Throwing off Fear: High Profile Events Become a High-wire Act 

John Kowalewski, Marketing & Communications

Brandon Stoddard, director of the Hall Global Entrepreneurship Center, was pleased to complete his preparations for the 2020 Outdoor Weber entrepreneurship competition a day ahead of schedule. The annual contest gives college students around the world a chance to pitch their recreation ideas for a chance to win $30,000.

He didn’t realize the real challenge was ahead.

When WSU suspended in-person operations March 12, event organizers everywhere had to improvise, developing plans for a virtual 5K, yoga at your desk, and converting a poetry and gardening event into an online platform. Among the unexpected results of holding online events, many of Weber State’s nontraditional students, whose schedules often prevent them from attending on-campus events, were able to participate.

Across campus, Bonnie Christiansen, academic sustainability coordinator of the Sustainability Practices and Research Center (SPARC), and the Intermountain Sustainability Summit organizers had spent the week prior to the WSU announcement brainstorming a white board full of ideas on how to move from an in-person to a virtual event.

Event organizers everywhere had to improvise, developing plans for a virtual 5K, yoga at your desk, and converting a poetry and gardening event into an online platform.

“The decision to pivot to an online event was hard, but it was much easier to deconstruct/modify the summit than to plan it,” Christiansen said. Suddenly an event featuring 25 sessions and 68 speakers sharing sustainability best practices, needed to be pared back — eventually to three sessions including the two keynote presentations.

Rather than offering participants a discounted rate for online access, registration fees were refunded and the virtual summit was offered free to anyone who wanted to attend. Instead of hosting attendees from five states and the Navajo Nation, the online presentations attracted people from 20 Utah cities, 21 states and, surprisingly, more than a dozen countries. Workshop presenter John Cook, who shared the event with his social media followers, is credited for garnering the international audience.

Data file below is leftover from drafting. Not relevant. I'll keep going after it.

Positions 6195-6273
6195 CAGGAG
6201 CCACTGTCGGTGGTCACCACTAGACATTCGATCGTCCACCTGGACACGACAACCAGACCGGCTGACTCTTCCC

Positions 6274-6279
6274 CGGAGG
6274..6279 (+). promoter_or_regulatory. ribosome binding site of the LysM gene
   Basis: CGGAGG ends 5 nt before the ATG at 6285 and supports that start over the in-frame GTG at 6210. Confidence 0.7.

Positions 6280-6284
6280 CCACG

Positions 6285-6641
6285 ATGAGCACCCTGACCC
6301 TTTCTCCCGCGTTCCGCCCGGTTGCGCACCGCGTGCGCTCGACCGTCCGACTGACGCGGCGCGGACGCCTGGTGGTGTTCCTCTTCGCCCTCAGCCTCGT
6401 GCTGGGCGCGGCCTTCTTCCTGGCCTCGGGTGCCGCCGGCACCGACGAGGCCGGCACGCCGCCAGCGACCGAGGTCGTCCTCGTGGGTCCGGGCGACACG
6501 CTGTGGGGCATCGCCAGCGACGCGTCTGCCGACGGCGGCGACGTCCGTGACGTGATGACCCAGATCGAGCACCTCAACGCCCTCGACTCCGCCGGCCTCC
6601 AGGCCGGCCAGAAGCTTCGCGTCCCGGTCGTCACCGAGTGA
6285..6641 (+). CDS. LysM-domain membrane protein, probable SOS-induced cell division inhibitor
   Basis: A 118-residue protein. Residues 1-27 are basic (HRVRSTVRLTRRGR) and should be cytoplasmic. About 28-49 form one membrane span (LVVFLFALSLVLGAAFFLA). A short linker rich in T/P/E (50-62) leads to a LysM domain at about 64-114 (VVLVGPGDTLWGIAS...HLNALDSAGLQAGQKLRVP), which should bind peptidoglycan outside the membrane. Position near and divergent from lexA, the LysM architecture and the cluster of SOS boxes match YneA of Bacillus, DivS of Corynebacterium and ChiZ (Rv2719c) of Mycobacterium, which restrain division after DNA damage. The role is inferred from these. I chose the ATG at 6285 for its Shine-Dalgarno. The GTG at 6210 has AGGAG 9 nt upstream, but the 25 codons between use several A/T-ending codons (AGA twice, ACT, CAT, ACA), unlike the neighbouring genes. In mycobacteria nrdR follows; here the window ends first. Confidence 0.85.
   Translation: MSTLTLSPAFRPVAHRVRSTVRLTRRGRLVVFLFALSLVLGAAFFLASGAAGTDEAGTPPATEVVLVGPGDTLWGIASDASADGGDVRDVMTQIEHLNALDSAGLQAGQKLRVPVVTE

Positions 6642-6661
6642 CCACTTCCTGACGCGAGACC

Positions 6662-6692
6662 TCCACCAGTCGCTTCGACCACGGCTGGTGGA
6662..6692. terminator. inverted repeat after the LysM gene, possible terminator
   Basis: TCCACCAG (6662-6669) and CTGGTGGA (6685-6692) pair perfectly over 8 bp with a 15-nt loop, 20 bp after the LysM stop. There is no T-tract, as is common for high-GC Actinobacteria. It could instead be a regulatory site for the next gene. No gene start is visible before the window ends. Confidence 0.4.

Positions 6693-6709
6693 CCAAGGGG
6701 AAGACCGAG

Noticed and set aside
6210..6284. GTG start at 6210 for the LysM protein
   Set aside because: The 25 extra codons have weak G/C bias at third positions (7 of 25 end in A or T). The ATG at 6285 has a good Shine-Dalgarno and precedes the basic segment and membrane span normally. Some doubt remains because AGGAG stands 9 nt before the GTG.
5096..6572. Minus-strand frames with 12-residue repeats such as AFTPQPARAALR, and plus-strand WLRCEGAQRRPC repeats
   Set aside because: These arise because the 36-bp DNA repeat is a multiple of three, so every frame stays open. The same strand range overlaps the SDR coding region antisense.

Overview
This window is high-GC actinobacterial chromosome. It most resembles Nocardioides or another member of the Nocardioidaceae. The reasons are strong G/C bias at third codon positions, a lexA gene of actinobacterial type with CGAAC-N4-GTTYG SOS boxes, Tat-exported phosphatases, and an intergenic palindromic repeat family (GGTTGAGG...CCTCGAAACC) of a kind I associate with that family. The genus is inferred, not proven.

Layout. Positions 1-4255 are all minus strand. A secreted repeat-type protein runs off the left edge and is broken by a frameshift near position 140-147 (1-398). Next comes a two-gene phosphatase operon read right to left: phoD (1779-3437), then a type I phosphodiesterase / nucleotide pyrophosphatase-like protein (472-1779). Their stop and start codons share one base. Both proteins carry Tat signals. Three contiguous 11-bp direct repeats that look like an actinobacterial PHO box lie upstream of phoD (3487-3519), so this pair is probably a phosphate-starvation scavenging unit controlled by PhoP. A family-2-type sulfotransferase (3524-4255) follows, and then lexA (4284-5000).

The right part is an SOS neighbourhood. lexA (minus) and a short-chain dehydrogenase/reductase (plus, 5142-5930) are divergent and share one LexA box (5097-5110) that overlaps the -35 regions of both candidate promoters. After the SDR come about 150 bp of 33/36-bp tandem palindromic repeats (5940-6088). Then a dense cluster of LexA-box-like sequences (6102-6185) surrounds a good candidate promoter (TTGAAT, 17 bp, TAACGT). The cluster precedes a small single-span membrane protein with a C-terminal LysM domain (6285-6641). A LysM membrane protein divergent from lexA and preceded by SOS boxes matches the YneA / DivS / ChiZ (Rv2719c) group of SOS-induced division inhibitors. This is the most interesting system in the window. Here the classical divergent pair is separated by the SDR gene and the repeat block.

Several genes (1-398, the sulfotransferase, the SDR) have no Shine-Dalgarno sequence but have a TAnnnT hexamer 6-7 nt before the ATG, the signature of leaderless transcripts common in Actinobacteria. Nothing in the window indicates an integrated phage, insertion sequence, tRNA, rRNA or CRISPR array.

Alice Mulder, director of the SPARC, said that while hosting a virtual summit offered a greater reach, and alleviated travel issues which in turn reduced carbon emissions, she’s not ready to abandon the networking and connections that occur at an in-person conference.

Stoddard had less time to pivot. The decision to go virtual was made on the Friday before his event started the following Wednesday. A crash course on Zoom was essential to allow 10 teams of students, along with 53 mentors and seven judges to engage remotely.

Aside from some technological hiccups the first day, Stoddard joked that the worst thing to happen was announcing the winning teams out of order.

“This situation really mimicked life and what it’s like to run a business,” said Stoddard. “You just never know what’s going to happen, but you need to learn to move quickly and solve problems fast if you hope to survive.”


COVID-19 forced the cancellation of all sports at Weber State in spring 2020. In August, the Big Sky Conference announced that the fall sports season would be postponed until spring 2021. Our Wildcat student athletes and coaches have shown grit and tenacity, as well as a great deal of patience, as they continue to practice in hopes of returning to the fields and courts soon.

Other sections of our Throwing off Fear feature:

WSU Students

WSU Alumni

WSU in the Community

A Prepared Response

COVID-19 Timeline